Sailing Sci-Fi

Discussion in 'Boat Design' started by DFV, Feb 27, 2007.

  1. DFV
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    DFV Junior Member

    Has anyone tried to create a set of fins on the hull of a sailboat.....where when heeled, let's say, 10-12 degrees, one fin would be out of the water and the other still in,....AND.....the fin in the water would have a shape which would work against the heel of the boat, trying to right it? The fin might be a long flap horizontally placed along the hull, with a flare at the front, progressively getting closer to the hull along its length. As the water passed along it, a force would be created trying to cancel the heel.
    I assume, like just about anything else one does to a hull, that the added drag would cancel out any advantage, but I thought I'd ask anyways. It seems like using the power in the 'flowing by' water to work against heeling might be a good idea.

    What say yee all?

    -ray-

    (Those stabilizer flaps on the 44 MLB's got me thinking.)
     
  2. kach22i
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    kach22i Architect

  3. Doug Lord

    Doug Lord Guest

    Righting Moment

    The guys that invented CBTF have another patent on a system that uses a canting keel with significantly reduced ballast. The ballast less than on a "normal" canting keel boat because the ballast strut uses a flap to create downforce when the keel is at max cant(55°) . The big downside of using any kind of foil to create RM is induced drag so the foil has to be well designed to maximise the gains in speed by reducing the losses in drag. Most foils that are used to do this seem to have the center of lift of the foils as far from the centerline of the boat as is practical for the particular design.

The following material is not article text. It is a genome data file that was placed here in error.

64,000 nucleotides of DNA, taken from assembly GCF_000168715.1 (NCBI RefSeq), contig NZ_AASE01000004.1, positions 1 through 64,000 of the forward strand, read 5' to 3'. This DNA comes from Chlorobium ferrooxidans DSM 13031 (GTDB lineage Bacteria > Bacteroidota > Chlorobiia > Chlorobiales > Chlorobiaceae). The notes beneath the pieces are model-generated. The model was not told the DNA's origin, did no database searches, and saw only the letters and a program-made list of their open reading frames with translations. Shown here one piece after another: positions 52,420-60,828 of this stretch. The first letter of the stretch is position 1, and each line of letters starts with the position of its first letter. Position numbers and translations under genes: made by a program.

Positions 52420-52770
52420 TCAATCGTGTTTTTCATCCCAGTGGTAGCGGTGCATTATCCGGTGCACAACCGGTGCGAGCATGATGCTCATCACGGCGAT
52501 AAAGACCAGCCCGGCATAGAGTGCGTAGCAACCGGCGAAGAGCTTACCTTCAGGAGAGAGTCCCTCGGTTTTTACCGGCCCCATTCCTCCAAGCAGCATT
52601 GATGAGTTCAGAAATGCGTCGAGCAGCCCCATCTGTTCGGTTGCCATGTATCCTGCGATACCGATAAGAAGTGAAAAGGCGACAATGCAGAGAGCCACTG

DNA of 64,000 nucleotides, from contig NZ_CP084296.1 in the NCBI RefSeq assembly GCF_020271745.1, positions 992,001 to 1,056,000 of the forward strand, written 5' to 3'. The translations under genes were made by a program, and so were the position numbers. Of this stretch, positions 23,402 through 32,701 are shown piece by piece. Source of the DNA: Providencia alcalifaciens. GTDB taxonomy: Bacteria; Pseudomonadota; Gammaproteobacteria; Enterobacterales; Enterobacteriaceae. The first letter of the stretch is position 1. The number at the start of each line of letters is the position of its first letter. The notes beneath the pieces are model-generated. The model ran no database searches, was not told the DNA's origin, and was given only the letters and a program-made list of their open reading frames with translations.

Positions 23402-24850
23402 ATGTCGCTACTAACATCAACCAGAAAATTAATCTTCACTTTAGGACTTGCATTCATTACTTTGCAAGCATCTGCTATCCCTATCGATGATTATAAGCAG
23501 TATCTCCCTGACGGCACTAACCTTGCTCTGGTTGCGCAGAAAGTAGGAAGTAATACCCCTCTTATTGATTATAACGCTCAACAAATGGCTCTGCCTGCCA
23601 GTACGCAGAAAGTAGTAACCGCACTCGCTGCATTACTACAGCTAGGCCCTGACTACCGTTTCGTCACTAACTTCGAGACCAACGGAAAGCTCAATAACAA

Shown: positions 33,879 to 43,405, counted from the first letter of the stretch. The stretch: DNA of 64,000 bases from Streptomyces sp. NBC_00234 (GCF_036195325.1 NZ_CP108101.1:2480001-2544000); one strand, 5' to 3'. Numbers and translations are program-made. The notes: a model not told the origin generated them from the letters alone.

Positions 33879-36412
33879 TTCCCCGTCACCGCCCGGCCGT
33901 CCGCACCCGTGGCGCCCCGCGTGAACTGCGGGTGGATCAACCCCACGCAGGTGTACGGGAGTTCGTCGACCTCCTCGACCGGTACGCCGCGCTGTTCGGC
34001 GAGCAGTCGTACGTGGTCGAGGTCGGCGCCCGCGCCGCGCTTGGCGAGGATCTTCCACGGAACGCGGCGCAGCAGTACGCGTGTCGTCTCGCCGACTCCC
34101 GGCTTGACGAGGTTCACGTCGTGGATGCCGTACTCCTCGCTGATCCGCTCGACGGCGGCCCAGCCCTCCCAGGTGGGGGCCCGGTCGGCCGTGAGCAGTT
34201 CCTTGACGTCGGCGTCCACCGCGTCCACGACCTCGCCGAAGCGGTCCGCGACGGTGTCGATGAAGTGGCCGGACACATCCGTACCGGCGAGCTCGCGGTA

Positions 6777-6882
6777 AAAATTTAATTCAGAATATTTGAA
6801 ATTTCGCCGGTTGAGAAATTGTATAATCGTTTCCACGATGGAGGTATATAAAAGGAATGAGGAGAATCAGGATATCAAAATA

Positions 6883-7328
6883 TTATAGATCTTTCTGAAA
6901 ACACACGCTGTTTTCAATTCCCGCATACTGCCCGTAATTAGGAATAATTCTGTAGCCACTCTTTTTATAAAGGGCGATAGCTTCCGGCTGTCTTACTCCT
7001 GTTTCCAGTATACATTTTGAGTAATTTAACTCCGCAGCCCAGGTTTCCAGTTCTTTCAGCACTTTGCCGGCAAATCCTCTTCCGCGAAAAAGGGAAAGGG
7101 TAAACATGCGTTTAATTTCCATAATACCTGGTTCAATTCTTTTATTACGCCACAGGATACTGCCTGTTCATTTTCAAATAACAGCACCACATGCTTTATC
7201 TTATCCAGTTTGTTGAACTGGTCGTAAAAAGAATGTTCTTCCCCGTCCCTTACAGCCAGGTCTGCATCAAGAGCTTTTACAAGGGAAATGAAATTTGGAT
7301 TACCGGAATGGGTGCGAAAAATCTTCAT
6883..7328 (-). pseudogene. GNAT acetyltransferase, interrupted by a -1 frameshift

There are other boats that utilize a concept similar to yours(as I understand it) including a neat 16' proa that uses a foil on one side to create righting moment and the Hobie trifoiler and Rave hydrofoil which get most of their RM from the action of the hydrofoils.
    -----------------
    Note on Hydroptere- Hydroptere is a surface piercing foiler which means it doesn't use an altitude control system. This is important since on the Rave and Hobie trifoiler the foils are fully submerged and each main foil has its own altitude control system. On these boats it is the differential action of the altitude control system that allows the main foils to control RM(and lift). On Hydroptere the boat's weight plus its on-board water ballast creates righting moment. Different foil systems different-different methods of achieving RM.
     
  4. Vega
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    Vega Senior Member

    Doug, I can figure out a large monohull that can sail at speed over foils. It can work, as you have suggested with mobile ballast that can be moved outside the boat, like the weight of people on a trapeze in a dinghy sailboat. But when the boat tacks it would be unacceptably instable and I can not see how it can be fixed.

    I believe the only way to go would be with a kind of fake trimaran. I say fake, because it would not work like a trimaran. It would have a large central hull with water ballast (kind of open 60) with foils and two thin amas, far away from the central hull and raised above the water. They would only touch the water at 13º or something like that.

    The boat would not work like a tri, because it would fly most of the time, and would be sailed with both amas in the air. The rightening moment would not be provided by hull form, but by a movable ballast that could be moved fast between the two amas, that would be much more far away (from the central hull) than in a trimaran. If the amas are adequately separated, a relatively small ballast can provide a huge rightening moment.